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eighteenth century

UPDATE: Old Books, New Media: Using Technology to Teach Pre-1900 Texts (4/25/06; MMLA, 11/9/06-11/12/06)

updated: 
Sunday, April 16, 2006 - 1:06pm
Elizabeth Coker

NEW DEADLINE: APRIL 25, 2006

Where: Midwestern Modern Language Association (MMLA) Conference in Chicago, November 09-11, 2006

Panel: Old Books, New Media: Using Technology to teach Pre-1900 Texts
 
With the advent of computer classrooms, web-based archives, digital storytelling, and a host of other technological marvels, technology in the literature classroom has moved beyond the occasional Zeffirelli or Merchant Ivory film to encompass a wide range of problems and possibilities for teachers and students alike.

CFP: British Society for Eighteenth-Century Studies (UK) (9/30/06; 1/3/07-1/5/07)

updated: 
Sunday, April 16, 2006 - 1:05pm
Brycchan Carey

British Society for Eighteenth-Century Studies

BSECS 36th ANNUAL CONFERENCE, 3-5 JANUARY 2007
ST. HUGH'S COLLEGE, OXFORD, U.K.

The annual meeting of the British Society for Eighteenth-Century Studies is
Europe's largest and most prestigious conference dealing with all aspects of
the history, literature, and culture of the long eighteenth century.

We invite proposals for individual papers, for full panels of three papers,
and for roundtable sessions of five speakers, on any aspect of the long
eighteenth century, not only in Britain, but also throughout Europe and the
wider world.

CFP: Gender and Crime in 18c Popular Culture (4/15/06; NEASECS, 11/9/06-11/12/06)

updated: 
Wednesday, April 12, 2006 - 2:25pm
Jennifer Thorn

Papers sought for a panel at the annual meeting of the Northeast
American Society for 18c Studies in Salem, MA, Nov 9-12, 2006 that
will examine the ways gender figured in popular representations of
the causes, effects, and progress of criminality through the
18c. Especially desirable are papers that revisit the work of
Frances Dolan, Garthine Walker, or Margaret Arnot, and/or that engage
with Robert Shoemaker's argument, at the October 2005 conference on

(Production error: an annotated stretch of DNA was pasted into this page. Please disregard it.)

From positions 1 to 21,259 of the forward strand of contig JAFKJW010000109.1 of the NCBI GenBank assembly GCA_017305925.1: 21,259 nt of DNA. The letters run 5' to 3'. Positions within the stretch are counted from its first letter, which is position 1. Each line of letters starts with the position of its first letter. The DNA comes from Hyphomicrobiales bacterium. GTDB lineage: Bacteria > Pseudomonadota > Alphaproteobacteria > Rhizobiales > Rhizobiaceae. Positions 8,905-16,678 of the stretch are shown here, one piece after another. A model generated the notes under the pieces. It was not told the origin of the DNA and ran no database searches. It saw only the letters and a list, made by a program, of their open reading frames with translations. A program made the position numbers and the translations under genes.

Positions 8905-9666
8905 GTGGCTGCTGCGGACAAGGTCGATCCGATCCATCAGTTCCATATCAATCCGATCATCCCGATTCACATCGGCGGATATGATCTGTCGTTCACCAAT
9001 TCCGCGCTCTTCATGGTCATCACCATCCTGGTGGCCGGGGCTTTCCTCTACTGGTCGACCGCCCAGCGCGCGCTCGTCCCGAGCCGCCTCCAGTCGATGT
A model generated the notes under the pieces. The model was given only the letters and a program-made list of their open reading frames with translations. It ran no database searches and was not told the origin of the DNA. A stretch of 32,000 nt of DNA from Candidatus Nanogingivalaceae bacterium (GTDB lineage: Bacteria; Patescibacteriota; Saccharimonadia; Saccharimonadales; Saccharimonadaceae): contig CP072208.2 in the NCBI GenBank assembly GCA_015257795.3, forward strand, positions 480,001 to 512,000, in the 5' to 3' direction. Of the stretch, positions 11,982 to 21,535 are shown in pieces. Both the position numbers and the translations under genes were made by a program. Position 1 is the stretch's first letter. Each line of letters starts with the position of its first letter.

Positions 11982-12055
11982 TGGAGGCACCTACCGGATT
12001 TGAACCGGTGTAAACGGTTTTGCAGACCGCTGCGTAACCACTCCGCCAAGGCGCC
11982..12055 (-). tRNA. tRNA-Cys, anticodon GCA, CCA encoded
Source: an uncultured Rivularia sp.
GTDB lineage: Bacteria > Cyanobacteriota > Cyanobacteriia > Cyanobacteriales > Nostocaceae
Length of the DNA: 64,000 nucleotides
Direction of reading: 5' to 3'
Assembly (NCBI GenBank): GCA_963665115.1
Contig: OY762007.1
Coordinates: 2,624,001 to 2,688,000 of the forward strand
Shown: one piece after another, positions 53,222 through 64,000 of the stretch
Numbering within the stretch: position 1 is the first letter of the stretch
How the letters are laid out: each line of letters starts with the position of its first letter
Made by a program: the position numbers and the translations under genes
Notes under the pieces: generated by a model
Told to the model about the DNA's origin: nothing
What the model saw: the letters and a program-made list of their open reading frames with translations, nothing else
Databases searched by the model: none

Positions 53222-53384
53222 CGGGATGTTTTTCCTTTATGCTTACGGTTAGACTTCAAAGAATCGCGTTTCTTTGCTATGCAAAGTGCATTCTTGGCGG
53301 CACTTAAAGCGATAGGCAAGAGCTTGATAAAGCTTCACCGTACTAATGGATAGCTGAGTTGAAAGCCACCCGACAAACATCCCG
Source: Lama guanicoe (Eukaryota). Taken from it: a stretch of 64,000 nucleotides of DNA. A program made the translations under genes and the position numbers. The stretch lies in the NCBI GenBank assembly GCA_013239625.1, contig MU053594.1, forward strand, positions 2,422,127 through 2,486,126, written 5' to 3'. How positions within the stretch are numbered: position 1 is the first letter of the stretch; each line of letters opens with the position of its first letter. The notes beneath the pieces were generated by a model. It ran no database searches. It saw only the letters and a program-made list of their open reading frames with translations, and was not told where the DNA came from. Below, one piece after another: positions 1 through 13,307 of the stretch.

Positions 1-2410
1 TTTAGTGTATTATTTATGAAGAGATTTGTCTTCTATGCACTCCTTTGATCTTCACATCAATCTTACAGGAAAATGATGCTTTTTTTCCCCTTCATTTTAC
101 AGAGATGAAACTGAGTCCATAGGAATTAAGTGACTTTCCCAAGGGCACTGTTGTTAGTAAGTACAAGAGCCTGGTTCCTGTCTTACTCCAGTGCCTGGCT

Gender and Popular Culture at University of Michigan, for the
significance of London's "female crime wave" of 1690-1730. Proposals
and cv by April 15 to Jennifer Thorn, Colby College. Email:

CFP: Home and Abroad: Transnational England, 1750-1850 (UK) (5/26/06; 7/28/06)

updated: 
Wednesday, April 12, 2006 - 2:24pm
Terry Robinson

*Home and Abroad: Transnational **England**, 1750-1850*
* *A One-Day, Summer Conference at Oxford University
Friday, 28 July 2006

_Invited Speakers Include_:
Fiona Stafford (Somerville College, Oxford University)
Michael Eberle-Sinatra (Université de Montréal)

UPDATE: Faith/Knowledge/Credulity in the 18th Century (grad) (5/15/06; 9/30/06)

updated: 
Wednesday, April 12, 2006 - 2:24pm
Saladin Ahmed

CALL FOR PAPERS
--Please note that the deadline for abstracts has been extended to May
15th--

BELIEF
Faith, Knowledge, and Credulity in the Eighteenth Century

Transatlantic Eighteenth-Century Group
Department of English
Rutgers University
New Brunswick, NJ
30 September 2006

CFP: Fortune & Fatality: Performing the Tragic in Early Modern France, 1553-1715 (grad) (7/14/06; 10/20/06)

updated: 
Friday, April 7, 2006 - 2:38pm
Hosford, Desmond

Call for Papers=20

Fortune and Fatality: Performing the Tragic in Early Modern France =
(1553-1715)=20

The Graduate Center, City University of New York
20 October 2006

The Interdisciplinary Group for Seventeenth-Century French Studies at =
the Graduate Center of the City University of New York invites paper =
proposals for its annual student conference. This year=92s conference =
will be held on Friday 20 October 2006. Papers should be 15-20 minutes =
in length.

Distinguished Professor of French Domna C. Stanton will be our keynote =
speaker, and events will include a performance of seventeenth- and =
eighteenth-century French music on period instruments.

CFP: Chapbooks and Knowledge in 18c Britain (4/15/06; NEASECS, 11/9/06-11/12/06)

updated: 
Tuesday, March 28, 2006 - 2:30pm
Miriam Jones

I have proposed the following panel for the upcoming meeting of the
Northeast American Society for Eighteenth Century Studies (9-12 Nov.
2006, in Salem, Mass.) and am soliciting proposals for papers:

Chapbooks and Knowledge in 18c Britain

How did references to, and/ or knowledge of, chapbooks figure in 18c
redefinitions of knowledge? How did those participating self-
consciously in "Enlightenment" describe chapbooks and their readers,
and how did such descriptions figure in the production, consumption,
and assessment of different kinds of print products?

CFP: Colonialism and Knowledge (4/15/06; NEASECS, 11/9/06-11/12/06)

updated: 
Wednesday, March 15, 2006 - 1:29pm
Pratima Prasad

NEASECS (Northeastern American Society for Eighteenth-Century Studies) 2006; Nov. 9-12, 2006; Salem, Massachusetts.
CFP deadline: Apr. 15, 2006

Panel title: "Colonialism and Knowledge-Making in Eighteenth-Century Europe"

Eighteenth-century colonial expansion gave birth to, enabled, and systematized several European bodies of knowledge: encounters with non-European populations gave rise to large-scale classifications of race in European scientific discourse; a vast and growing body of travel writing produced ethnographies and encyclopedic treatises on peoples and cultures of the globe; scientific exploration abroad aided the development of European natural science.

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